"He was very student centered," said Dr. Aidala. "He loved physics. He was a life-long learner," said the superintendent.

While his professional life centered on science, his interests were diverse, said the Rothsteins, close personal friends of the Westcotts.

Mr. Westcott was a photographer and, as part of his retirement gift, he was given a trip to the Galapagos islands, Mr. Rothstein said, where he photographed, among other things, the kind of tortoises Charles Darwin studied.

"He was a lover of music — all kinds," said Mrs. Rothstein, noting Mr. Westcott was especially fond of Broadway show tunes. Mr. Rothstein added classical music to the list.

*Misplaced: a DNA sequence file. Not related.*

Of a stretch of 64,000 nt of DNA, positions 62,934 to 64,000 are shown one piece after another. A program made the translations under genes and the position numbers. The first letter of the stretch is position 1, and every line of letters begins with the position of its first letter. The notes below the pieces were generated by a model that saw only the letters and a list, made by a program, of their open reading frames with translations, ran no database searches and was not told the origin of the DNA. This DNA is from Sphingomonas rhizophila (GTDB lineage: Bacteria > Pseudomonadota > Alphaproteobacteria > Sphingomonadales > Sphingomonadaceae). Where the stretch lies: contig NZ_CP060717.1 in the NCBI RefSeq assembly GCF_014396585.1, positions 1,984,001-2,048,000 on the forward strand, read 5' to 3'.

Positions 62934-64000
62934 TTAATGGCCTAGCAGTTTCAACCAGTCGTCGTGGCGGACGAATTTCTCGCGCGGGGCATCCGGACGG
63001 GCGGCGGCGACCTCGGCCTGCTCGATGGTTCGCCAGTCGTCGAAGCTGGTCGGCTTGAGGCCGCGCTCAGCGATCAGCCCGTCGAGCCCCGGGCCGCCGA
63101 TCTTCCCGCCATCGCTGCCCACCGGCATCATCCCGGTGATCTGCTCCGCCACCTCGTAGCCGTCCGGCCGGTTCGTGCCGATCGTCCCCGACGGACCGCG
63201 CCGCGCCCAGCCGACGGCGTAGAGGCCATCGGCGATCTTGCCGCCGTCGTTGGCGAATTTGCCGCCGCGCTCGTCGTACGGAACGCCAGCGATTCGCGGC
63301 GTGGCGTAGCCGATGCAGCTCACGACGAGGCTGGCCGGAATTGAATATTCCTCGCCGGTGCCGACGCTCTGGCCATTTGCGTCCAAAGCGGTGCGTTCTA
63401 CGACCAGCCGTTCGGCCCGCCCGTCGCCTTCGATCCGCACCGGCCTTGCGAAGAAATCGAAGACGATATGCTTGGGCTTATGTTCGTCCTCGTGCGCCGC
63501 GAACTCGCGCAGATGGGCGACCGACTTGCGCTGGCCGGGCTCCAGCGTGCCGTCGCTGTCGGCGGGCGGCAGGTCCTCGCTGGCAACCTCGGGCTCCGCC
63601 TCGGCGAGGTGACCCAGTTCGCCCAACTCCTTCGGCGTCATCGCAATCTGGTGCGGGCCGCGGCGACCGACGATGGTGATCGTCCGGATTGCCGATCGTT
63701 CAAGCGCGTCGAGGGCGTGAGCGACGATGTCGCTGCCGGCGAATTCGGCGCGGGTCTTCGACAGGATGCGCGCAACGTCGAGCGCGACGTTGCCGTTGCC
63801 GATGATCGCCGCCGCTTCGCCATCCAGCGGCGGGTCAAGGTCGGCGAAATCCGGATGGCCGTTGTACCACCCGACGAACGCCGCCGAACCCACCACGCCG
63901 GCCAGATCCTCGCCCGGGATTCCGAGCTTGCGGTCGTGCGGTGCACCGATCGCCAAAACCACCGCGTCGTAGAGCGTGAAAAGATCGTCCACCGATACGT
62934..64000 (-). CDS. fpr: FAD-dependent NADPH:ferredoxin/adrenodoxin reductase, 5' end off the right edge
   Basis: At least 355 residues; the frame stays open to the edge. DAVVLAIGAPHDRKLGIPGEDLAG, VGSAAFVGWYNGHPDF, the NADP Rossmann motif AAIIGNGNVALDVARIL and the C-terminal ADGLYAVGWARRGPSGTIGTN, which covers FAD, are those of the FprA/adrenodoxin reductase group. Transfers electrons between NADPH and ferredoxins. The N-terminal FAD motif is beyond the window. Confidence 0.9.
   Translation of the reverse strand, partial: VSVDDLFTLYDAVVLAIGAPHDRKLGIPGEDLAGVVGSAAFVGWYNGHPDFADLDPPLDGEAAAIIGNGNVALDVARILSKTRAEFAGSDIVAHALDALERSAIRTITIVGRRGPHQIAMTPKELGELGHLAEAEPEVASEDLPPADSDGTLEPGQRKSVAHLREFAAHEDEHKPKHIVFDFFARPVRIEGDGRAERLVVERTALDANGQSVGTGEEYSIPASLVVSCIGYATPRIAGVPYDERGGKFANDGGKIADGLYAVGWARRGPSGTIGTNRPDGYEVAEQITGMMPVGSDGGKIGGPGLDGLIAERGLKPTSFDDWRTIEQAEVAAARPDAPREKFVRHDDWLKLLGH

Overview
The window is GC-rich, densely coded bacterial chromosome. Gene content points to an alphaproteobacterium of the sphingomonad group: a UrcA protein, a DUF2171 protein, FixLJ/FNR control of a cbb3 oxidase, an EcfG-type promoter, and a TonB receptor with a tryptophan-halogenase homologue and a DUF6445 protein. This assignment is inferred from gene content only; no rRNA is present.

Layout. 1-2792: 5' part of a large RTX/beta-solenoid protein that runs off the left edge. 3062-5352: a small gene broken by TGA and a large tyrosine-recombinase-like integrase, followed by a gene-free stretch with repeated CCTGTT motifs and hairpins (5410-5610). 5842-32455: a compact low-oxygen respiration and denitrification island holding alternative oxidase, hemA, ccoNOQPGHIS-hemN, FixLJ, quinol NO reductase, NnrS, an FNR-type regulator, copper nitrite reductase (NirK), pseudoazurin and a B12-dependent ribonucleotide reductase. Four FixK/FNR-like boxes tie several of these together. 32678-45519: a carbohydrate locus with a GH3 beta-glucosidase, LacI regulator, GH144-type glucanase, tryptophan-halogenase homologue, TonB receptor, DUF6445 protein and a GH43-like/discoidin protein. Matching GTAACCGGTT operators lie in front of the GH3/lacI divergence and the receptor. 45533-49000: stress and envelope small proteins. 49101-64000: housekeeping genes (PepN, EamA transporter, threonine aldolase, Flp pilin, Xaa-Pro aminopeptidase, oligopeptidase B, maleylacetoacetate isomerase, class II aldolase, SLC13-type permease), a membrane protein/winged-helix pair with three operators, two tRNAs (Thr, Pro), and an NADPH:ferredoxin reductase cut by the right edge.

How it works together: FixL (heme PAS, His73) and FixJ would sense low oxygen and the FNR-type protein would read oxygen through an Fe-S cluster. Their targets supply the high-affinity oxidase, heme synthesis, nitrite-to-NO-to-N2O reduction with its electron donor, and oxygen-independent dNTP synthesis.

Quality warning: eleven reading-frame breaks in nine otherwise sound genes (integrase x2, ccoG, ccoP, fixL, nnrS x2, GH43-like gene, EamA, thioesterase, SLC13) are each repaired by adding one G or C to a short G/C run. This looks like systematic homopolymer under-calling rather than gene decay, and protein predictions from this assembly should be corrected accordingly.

A problem-solver

"I just have such positive memories of him," Dr. Aidala said. "He was very skilled at listening and able to hear what concerns people had. He was an outstanding problem-solver. He always made a good-faith effort."

Giving an example of Mr. Westcott’s problem-solving, Dr. Aidala said, "As a supervisor in math and science at the high school, inevitably situations would arise with parents...People were comfortable coming to him and seeking his involvement. He was willing to listen and investigate. And, he’d come up with a win-win solution."

The Rothsteins spoke similarly of Mr. Westcott’s problem-solving abilities and of the personality that made it possible.

"He was very nice to be around," said Mr. Rothstein.

"Easy going," agreed Mrs. Rothstein.

"I never remember him getting angry about anything," said Mr. Rothstein. "Never. There were some difficult situations at the high school. He was able to keep his cool."